Asteroid Impact May Have Made Two-Faced Mars

By | June 27, 2008

Mars’ two-faced nature may have been caused by a giant kick in the head, according to a new study.

Recent evidence suggests the vast disparity seen between the northern and southern halves of the planet is caused by the long-ago impact of a gigantic space rock into Mars. … The northern hemisphere of the planet is smooth and low, and some experts think it may have contained a vast ocean long ago.

Meanwhile, the southern half of the Martian surface is rough and heavily-cratered, and about 2.5 miles to 5 miles (4 km to 8 km) higher in elevation than the northern basin. … Nimmo’s model showed how shock waves from the impact on the northern hemisphere would travel through the planet and disrupt the crust on the other side, causing changes in the magnetic field.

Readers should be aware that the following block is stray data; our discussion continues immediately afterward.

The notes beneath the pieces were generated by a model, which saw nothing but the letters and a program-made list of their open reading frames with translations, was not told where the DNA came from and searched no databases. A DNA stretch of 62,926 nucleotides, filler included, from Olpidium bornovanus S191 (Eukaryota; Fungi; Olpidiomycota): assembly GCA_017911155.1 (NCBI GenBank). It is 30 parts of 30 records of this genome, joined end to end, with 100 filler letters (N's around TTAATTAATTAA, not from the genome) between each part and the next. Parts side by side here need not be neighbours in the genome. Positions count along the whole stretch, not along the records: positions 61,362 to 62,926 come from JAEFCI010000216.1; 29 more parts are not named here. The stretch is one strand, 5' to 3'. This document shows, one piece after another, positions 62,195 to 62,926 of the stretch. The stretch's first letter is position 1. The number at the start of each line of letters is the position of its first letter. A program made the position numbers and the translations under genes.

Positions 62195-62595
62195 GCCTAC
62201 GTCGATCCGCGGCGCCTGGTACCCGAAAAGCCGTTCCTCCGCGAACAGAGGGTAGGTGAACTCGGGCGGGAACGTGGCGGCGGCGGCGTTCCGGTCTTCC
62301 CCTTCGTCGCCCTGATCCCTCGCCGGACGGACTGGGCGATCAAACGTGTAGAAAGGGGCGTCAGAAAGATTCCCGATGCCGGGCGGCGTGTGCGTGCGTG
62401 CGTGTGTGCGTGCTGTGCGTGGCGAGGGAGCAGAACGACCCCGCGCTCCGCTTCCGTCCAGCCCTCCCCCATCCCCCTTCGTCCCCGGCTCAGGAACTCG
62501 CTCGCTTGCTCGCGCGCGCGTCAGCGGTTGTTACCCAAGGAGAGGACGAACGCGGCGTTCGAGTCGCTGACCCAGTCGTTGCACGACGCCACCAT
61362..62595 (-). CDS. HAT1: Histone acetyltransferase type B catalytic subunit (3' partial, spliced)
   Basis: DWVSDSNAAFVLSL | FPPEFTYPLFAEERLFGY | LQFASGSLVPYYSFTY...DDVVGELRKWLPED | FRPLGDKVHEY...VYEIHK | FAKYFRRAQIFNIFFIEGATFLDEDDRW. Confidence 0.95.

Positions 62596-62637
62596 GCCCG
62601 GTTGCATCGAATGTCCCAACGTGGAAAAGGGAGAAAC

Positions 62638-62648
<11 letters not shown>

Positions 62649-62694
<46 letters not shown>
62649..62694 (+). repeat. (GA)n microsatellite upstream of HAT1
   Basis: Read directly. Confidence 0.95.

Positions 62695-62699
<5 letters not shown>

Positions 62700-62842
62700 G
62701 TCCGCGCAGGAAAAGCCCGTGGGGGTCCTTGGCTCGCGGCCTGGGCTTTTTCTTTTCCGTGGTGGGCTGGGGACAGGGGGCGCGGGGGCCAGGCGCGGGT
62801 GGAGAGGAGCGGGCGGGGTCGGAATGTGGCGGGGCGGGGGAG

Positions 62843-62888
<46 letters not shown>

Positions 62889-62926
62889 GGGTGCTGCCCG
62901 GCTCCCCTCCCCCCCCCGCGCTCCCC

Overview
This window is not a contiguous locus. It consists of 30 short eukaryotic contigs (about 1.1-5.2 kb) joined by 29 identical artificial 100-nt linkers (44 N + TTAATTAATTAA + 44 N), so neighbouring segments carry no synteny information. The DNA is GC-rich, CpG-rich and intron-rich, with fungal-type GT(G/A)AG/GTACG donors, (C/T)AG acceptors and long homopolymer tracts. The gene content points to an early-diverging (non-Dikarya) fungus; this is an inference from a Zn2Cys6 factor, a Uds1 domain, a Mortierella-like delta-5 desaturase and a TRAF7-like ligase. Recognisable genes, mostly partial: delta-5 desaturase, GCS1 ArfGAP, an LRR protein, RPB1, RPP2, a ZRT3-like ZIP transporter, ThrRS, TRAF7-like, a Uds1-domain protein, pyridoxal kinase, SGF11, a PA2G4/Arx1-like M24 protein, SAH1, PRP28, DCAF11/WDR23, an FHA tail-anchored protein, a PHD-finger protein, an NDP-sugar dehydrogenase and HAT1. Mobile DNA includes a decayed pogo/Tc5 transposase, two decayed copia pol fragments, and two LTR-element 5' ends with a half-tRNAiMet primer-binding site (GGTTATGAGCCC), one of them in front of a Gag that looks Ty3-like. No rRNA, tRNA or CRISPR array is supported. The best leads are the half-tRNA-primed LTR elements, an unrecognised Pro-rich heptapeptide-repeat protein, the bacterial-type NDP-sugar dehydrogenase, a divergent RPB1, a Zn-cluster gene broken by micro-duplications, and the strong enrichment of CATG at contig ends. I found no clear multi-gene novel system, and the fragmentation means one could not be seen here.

“The impact would have to be big enough to blast the crust off half of the planet, but not so big that it melts everything,” Nimmo said. “We showed that you really can form the dichotomy that way.” – FOX

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